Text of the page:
A rock garden is defined as a garden where gravel and rocks are combined with drought loving plants to give a dramatic and natural look. Miniature rock gardens have a history that can be traced to China and Japan where they used rocks for decoration and symbolism in their garden. A miniature rock garden uses small Alpine and trough-style plants that grow well in a rocky environment to create a compact garden.
The rock thyme plant, Acinos aplinus, is a small, evergreen groundcover that produces trailing foliage. The plant grows to a height of 2 inches and width of 8 inches and produces violet-red-colored flowers in June through October. Rock thyme is hardy to plant in USDA growing zones 4 through 9 and prefers full sun conditions and dry soil found in rock garden landscapes. The plant is native to southern and central Europe, where it is found growing along the rock hillsides.
The mat daisy, Raoulia subsericea, is a groundcover growing plant that produces gray-green foliage with white flowers that bloom in the summer months of July and August. The plant is hardy to plant in areas that do not drop below 0 degrees F in the winter months. Plant a mat daisy in a rock garden location that has a course, nutrient rich soil and full sunlight conditions. Mat daisy requires winter protection in areas that are wet, to prevent standing water around the plant.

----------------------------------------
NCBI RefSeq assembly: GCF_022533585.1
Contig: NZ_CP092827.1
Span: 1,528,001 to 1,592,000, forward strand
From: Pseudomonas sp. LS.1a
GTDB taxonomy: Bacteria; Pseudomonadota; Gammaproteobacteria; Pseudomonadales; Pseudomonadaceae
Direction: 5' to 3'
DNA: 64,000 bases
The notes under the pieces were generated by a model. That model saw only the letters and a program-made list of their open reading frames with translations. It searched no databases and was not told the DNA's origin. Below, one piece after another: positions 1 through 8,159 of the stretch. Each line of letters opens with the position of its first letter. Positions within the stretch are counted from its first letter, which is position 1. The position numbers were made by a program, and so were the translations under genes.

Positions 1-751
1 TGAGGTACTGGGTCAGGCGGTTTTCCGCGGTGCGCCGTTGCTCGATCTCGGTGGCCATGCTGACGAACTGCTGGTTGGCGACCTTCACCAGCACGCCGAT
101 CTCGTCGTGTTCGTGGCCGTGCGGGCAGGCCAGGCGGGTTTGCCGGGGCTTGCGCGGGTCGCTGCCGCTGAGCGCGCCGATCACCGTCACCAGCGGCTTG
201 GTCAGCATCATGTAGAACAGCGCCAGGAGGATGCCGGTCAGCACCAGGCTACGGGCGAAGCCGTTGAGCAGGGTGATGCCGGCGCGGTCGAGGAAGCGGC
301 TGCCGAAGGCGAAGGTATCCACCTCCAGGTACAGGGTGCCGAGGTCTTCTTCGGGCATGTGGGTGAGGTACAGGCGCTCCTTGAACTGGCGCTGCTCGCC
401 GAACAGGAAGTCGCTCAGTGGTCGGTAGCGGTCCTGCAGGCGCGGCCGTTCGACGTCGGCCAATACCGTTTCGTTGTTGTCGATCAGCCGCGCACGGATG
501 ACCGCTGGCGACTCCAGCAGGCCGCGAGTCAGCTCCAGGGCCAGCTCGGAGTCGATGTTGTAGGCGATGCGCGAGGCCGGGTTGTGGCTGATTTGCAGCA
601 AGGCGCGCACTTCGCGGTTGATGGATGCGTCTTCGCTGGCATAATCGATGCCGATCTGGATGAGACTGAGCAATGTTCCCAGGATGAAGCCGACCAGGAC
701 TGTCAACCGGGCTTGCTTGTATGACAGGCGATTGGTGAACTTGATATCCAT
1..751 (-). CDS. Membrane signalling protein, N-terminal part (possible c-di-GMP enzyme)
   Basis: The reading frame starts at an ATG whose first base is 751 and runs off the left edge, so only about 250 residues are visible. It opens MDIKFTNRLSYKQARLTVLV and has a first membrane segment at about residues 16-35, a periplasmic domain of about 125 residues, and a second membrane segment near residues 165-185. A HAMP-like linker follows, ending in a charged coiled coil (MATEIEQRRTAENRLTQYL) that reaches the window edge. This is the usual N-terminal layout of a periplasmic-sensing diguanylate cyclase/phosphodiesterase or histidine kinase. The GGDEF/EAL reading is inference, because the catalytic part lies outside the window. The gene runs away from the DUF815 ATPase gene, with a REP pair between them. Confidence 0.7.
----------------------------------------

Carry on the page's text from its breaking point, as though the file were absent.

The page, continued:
The bees ruby plant, Armeria pseudoarmeria, is an evergreen that produces tufts of leaves and bright pink flowers. The flowers form on the ends of wiry plant stems and reach a height up to 12 inches. Bees ruby is hardy to plant in USDA growing zones 6 and 7, where the winters are not harsh and the summers are mild. The plant will grow in the poor to moderate nutrient soil of a rock garden but does require full sunlight conditions.
The garden drop plant, Onosma rigida, is a small perennial native to southeastern Europe. Garden drop grows to a height of 10 inches with dark green narrow leaves and yellow tubular flowers that bloom during the summer months. The plant grows well under the dry conditions of a rock garden and is hardy in USDA growing zones 5 through 8 as long as the area is well draining, especially during wet winters.
The cyclamen-leaved violet, Viola coreana, is a shade loving groundcover that grows to a height of 4 inches and width of 6 inches. The plant will self sow itself if the blooms are allowed to go to seed and break open. Cyclamen-leaved violet produces silver and green marbled leaves with small blue-violet colored flowers that bloom during the months of April through June. Plant this violet species in an area of the rock garden that has partial to full shade light conditions and a well draining soil. Cyclamen-leaved violet is native to areas of Asia and winter hardy to a temperature of -10 degrees F.